The defense wants you to rely on this medical definition. All these charts and these graphs, what do you think? Why do you think he wants you to rely on that? What's his defense, folks? [objection made and overruled at this point] Folks, think about what the defense is. Their defense is not even consistent with logic. If you heard him, he says, first you've got to not believe the victim.... Then he says, well, if he did it, if he did it, I want you to rely on this medical definition. I want you, folks, to ignore common sense of what a vagina is. And I want you to rely on this medical definition. Because it's going to make it harder to prove penetration
. . . .

The jury returned a verdict as charged, and Mr. Richards appealed his conviction and life sentence to this court.

II. THE LAW

As defined by statute, "[t]he term `sexual battery' means oral, anal, or vaginal penetration by, or union with, the sexual organ of another or the anal or vaginal penetration of another by any other object; however, sexual battery does not include an act done for a bona fide medical purpose." §...

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27 practice notes
  • In re Keeley, Interim Decision #3907
    • United States
    • U.S. DOJ Board of Immigration Appeals
    • October 20, 2017
    ...District of Columbia, D.C. Code Ann. § 22-4101(8)(B) (1996); (6) Florida, Fla. Stat. Ann. § 794.011(1)(h) (West 1996); Richards v. State, 738 So. 2d 415, 418 (Fla. Dist. Ct. App. 1999); State v. Pate, 656 So. 2d 1323, 1325 (Fla. Dist. Ct. App. 1995); (7) Illinois, 720 Ill. Comp. Stat. 5/12-......
  • O'Leary v. Sec'y, Case No: 2:12-cv-599-FtM-2 9CM
    • United States
    • United States District Courts. 11th Circuit. United States District Court of Middle District of Florida
    • April 27, 2015
    ...1170 (Fla. 1stPage 42DCA 1987)("any penetration, no matter how slight, constitutes a completed sexual battery."); Richards v. State, 738 So.2d 415, 418 (Fla. 2d DCA 1999)("Union permits a conviction based on contact with the relevant portion of anatomy, whereas penetration requires some ent......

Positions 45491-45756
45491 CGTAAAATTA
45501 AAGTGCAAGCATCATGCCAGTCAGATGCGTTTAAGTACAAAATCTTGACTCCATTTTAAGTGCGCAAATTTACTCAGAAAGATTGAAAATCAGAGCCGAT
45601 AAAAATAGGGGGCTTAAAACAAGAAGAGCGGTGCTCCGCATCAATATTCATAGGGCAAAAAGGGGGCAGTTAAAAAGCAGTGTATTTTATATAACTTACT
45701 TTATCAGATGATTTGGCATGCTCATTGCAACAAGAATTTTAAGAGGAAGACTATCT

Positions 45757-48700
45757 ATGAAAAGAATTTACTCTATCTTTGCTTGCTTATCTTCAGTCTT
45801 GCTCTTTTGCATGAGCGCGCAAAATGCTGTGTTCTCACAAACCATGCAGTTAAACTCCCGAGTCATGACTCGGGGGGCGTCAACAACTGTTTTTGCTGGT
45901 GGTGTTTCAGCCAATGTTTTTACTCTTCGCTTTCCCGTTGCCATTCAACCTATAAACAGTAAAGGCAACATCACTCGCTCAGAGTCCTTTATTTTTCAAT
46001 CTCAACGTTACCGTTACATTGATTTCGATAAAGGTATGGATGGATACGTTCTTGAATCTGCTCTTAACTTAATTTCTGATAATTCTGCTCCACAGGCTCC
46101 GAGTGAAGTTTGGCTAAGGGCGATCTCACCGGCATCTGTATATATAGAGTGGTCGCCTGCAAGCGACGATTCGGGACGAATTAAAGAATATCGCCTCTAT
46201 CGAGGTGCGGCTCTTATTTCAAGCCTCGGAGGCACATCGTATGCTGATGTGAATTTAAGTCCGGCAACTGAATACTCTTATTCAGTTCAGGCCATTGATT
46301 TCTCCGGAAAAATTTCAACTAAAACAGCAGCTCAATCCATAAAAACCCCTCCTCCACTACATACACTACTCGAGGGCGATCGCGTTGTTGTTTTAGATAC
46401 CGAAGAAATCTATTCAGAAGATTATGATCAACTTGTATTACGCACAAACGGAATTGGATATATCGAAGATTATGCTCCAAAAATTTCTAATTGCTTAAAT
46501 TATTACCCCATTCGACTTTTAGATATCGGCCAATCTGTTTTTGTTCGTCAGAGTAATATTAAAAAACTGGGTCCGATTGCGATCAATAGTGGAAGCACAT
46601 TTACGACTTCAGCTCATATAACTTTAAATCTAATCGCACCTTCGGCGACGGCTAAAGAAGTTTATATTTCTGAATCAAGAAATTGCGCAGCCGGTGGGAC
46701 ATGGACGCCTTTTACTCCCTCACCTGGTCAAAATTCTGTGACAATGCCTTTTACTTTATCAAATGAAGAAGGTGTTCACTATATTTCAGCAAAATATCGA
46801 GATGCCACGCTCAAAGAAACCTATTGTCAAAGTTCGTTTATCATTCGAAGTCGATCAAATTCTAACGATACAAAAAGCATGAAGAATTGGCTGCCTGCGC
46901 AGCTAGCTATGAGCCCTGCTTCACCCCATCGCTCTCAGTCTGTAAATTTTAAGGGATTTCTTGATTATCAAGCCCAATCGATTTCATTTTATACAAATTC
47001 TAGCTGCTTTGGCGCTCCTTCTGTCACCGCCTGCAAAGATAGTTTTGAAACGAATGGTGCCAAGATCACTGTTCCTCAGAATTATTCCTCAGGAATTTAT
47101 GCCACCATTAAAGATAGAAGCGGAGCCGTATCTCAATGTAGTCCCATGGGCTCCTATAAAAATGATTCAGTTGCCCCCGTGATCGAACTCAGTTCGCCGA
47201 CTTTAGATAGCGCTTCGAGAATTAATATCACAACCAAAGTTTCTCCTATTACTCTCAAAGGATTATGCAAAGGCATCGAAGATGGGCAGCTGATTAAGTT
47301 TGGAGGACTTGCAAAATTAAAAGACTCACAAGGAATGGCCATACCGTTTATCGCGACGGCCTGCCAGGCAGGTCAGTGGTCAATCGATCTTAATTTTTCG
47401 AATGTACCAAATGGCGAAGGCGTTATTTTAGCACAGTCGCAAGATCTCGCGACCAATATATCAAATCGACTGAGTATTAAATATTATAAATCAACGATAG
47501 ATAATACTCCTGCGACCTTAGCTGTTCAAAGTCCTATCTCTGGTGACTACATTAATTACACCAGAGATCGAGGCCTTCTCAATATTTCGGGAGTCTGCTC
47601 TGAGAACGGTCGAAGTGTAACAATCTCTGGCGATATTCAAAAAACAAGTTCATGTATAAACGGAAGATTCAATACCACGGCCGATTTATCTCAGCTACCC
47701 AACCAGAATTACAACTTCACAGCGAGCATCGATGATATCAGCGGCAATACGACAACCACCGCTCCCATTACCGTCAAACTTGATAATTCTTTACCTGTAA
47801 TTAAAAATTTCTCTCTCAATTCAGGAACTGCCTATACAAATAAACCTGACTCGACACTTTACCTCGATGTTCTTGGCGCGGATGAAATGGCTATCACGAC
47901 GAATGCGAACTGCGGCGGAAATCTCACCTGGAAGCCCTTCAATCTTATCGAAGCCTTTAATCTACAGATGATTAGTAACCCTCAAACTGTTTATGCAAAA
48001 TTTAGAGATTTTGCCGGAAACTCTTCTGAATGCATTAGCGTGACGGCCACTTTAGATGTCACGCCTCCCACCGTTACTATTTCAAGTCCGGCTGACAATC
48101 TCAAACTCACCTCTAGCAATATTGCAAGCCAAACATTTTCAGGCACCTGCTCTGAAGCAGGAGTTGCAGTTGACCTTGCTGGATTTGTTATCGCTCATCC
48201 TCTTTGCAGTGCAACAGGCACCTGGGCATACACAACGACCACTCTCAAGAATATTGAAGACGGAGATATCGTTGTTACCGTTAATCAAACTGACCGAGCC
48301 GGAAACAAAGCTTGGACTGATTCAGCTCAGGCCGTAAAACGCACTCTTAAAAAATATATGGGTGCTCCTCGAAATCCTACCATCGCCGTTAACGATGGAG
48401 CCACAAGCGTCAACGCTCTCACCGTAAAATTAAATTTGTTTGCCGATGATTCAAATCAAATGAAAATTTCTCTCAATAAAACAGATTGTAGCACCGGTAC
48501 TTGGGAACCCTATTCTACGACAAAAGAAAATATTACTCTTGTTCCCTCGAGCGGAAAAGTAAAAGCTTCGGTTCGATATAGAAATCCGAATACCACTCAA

• People v. Paz, B265251
    • United States
    • California Court of Appeals
    • April 14, 2017
    ...her tongue "on" the defendant's anus was insufficient to establish slight penetration of the anus]; Richards v. State (Fla.Ct.App. 1999) 738 So.2d 415, 418 [in statute phrased in the alternative, "union" requires "contact with the relevant portion of anatomy, whereas penetration requires so......
  • Martin v. Sec'y Dep't of Corr., 4:20cv507/TKW/EMT
    • United States
    • United States District Courts. 11th Circuit. United States District Courts. 11th Circuit. Northern District of Florida
    • September 7, 2021
    ...that even the cases cited by the defense, the first one being-and I know we are not going all into it, but Richards v, State, which is at 738 So.2d 415, says at the we emphasize that we are not holding that an instruction defining vagina is required in every digital penetration case. It was......
  • Request a trial to view additional results
26 cases
  • In re Keeley, Interim Decision #3907
    • United States
    • U.S. DOJ Board of Immigration Appeals
    • October 20, 2017
    ...District of Columbia, D.C. Code Ann. § 22-4101(8)(B) (1996); (6) Florida, Fla. Stat. Ann. § 794.011(1)(h) (West 1996); Richards v. State, 738 So. 2d 415, 418 (Fla. Dist. Ct. App. 1999); State v. Pate, 656 So. 2d 1323, 1325 (Fla. Dist. Ct. App. 1995); (7) Illinois, 720 Ill. Comp. Stat. 5/12-......
  • O'Leary v. Sec'y, Case No: 2:12-cv-599-FtM-2 9CM
    • United States
    • United States District Courts. 11th Circuit. United States District Court of Middle District of Florida
    • April 27, 2015
    ...1170 (Fla. 1stPage 42DCA 1987)("any penetration, no matter how slight, constitutes a completed sexual battery."); Richards v. State, 738 So.2d 415, 418 (Fla. 2d DCA 1999)("Union permits a conviction based on contact with the relevant portion of anatomy, whereas penetration requires some ent......
  • People v. Paz, B265251
    • United States
    • California Court of Appeals
    • April 14, 2017
    ...her tongue "on" the defendant's anus was insufficient to establish slight penetration of the anus]; Richards v. State (Fla.Ct.App. 1999) 738 So.2d 415, 418 [in statute phrased in the alternative, "union" requires "contact with the relevant portion of anatomy, whereas penetration requires so......
  • Martin v. Sec'y Dep't of Corr., 4:20cv507/TKW/EMT
    • United States
    • United States District Courts. 11th Circuit. United States District Courts. 11th Circuit. Northern District of Florida
    • September 7, 2021
    ...that even the cases cited by the defense, the first one being-and I know we are not going all into it, but Richards v, State, which is at 738 So.2d 415, says at the we emphasize that we are not holding that an instruction defining vagina is required in every digital penetration case. It was......
  • Request a trial to view additional results